Doctoral Writing Self-Efficacy Throughout the Dissertation Process

EdD Learning and Organizational Change Research

Scholarship on doctoral education consistently identifies the dissertation writing process as one of the most critical areas of inquiry for those seeking to maximize completion rates within the desired time-to-completion projections (e.g., Boote & Beile, 2005; Lavelle & Bushrow, 2007; Ondrusek, 2012; Spaulding & Rockinson-Szapkiw, 2012). Parallel to this scholarly trajectory of doctoral writing, many scholars have identified academic self-efficacy as a positive mediating factor that correlates with positive academic outcomes, even in the midst of complications and barriers  (e.g., Caprara et al., 2008; Eakman et al., 2019; Fokkens-Bruinsma et al., 2021; D. H. Schunk & DiBenedetto, 2016; D. H. Schunk & Pajares, 2002). Scholars of writing instruction, therefore, have logically applied these implications to writing development, noting that perceived writing self-efficacy often serves as a mediating factor that can help students achieve positive writing outcomes despite potential obstacles. While such inquiries have yielded implications for the study of writing development, they tend to focus on students early in their academic journeys, such as college composition students (e.g., Lane et al., 2003; Prat-Sala & Redford, 2012; Wachholz & Etheridge, 1996; Woodrow, 2011) or students writing in a second language (e.g., Abdel Latif, 2015; Arroyo González et al., 2021; Han & Hiver, 2018; Lee & Evans, 2019; Ruegg, 2018; Sun et al., 2021; Sun & Wang, 2020; Teng et al., 2018, 2020; Tsao, 2021; Zabihi, 2018). Despite the potential that self-efficacy theory has to contribute to the scholarly understanding of the dissertation writing process, comparatively few studies have focused specifically on writing self-efficacy at the doctoral level (e.g., Dupont et al., 2013; Hines, 2011; Varney, 2010). Given how costly doctoral student attrition is to both the student and the department (Garcia, 1987; Pritchard, 2018; Santicola, 2013) as well as the potential of writing self-efficacy to serve as a positive mediating factor for doctoral students writing their dissertations, this convergent mixed methods study explores changes in writing self-efficacy and writing apprehension doctoral students working on their dissertation.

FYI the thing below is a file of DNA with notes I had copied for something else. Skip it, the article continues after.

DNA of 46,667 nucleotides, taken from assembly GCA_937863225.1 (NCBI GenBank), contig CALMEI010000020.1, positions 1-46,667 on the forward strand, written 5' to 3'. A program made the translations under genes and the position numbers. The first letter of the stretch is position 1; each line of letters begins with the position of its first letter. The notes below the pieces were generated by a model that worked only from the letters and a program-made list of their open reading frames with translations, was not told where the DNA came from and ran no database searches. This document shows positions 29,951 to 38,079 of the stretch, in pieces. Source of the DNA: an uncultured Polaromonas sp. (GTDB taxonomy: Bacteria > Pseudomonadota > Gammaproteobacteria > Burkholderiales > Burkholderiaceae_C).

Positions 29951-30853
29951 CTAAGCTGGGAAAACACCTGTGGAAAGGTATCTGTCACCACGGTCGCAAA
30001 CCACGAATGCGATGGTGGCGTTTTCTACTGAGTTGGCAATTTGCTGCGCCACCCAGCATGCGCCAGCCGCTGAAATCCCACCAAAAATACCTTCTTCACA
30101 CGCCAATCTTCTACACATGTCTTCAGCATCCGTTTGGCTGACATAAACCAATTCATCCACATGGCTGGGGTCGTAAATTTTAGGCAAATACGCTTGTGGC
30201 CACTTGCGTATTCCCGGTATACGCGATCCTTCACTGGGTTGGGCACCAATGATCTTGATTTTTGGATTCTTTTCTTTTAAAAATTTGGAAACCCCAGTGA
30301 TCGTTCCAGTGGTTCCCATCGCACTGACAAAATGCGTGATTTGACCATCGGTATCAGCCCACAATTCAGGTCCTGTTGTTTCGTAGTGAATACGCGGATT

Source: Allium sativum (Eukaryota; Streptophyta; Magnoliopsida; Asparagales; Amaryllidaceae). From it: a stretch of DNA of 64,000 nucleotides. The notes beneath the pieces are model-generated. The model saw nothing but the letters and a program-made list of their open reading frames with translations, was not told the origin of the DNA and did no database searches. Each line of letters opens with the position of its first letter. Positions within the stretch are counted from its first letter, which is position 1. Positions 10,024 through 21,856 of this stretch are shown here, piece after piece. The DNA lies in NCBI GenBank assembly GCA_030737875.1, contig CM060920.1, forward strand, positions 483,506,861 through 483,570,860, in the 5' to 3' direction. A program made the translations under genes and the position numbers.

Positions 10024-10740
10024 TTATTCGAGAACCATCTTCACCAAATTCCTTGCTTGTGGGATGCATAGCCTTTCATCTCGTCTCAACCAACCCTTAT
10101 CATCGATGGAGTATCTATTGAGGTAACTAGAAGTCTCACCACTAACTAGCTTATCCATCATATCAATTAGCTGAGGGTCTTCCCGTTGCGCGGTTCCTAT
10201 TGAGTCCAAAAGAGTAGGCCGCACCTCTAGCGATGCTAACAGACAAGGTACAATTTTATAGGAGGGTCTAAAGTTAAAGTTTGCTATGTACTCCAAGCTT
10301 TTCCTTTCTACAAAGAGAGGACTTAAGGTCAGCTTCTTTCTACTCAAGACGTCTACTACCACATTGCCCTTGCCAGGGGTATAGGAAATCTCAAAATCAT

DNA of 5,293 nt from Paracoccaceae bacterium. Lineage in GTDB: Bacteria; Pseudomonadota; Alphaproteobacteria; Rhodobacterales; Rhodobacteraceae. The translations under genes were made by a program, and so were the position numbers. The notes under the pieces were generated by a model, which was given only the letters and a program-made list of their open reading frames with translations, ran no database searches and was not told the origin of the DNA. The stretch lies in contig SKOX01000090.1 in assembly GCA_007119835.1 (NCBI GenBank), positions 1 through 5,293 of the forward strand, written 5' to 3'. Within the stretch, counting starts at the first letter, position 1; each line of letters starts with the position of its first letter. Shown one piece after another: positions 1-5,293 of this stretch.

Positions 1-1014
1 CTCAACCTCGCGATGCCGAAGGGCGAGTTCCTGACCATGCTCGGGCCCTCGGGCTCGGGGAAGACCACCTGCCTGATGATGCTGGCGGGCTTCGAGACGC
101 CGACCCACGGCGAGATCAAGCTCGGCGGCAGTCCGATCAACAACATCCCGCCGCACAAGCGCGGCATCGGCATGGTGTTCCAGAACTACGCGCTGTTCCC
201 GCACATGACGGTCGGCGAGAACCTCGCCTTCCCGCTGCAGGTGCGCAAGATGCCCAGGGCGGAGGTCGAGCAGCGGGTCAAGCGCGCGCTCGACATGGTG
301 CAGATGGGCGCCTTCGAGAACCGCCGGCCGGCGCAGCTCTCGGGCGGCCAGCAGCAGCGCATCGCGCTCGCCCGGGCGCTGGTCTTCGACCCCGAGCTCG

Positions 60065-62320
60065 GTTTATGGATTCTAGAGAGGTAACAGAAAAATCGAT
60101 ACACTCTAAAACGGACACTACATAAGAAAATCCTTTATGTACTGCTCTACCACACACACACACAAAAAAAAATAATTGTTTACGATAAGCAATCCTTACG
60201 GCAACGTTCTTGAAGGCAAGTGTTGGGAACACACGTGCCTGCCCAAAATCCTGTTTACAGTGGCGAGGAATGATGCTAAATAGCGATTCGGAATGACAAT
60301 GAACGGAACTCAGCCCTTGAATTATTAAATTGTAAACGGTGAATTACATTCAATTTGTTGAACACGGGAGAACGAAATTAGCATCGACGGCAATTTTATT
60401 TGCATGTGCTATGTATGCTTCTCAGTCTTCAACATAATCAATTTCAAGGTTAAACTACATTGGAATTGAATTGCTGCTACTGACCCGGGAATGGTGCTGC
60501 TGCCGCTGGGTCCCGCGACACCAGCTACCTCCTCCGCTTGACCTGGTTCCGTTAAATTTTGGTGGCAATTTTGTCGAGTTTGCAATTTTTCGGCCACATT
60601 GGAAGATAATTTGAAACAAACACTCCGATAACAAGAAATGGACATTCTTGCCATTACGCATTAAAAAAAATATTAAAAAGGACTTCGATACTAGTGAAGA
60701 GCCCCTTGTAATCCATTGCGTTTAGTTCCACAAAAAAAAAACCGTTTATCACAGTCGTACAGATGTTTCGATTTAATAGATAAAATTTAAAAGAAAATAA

Research Team

Corina Kaul



Nicholas R. Werse



Leanne Howell



Brenda Davis



Lacy Papadakis



Jess Smith



Laila Sanguras



Ryann Shelton



Jessica Meehan





Baylor University ONE-URC Research Grant

International Writing Centers Association 2022 Research Grant

Baylor University Teaching Exploration Grant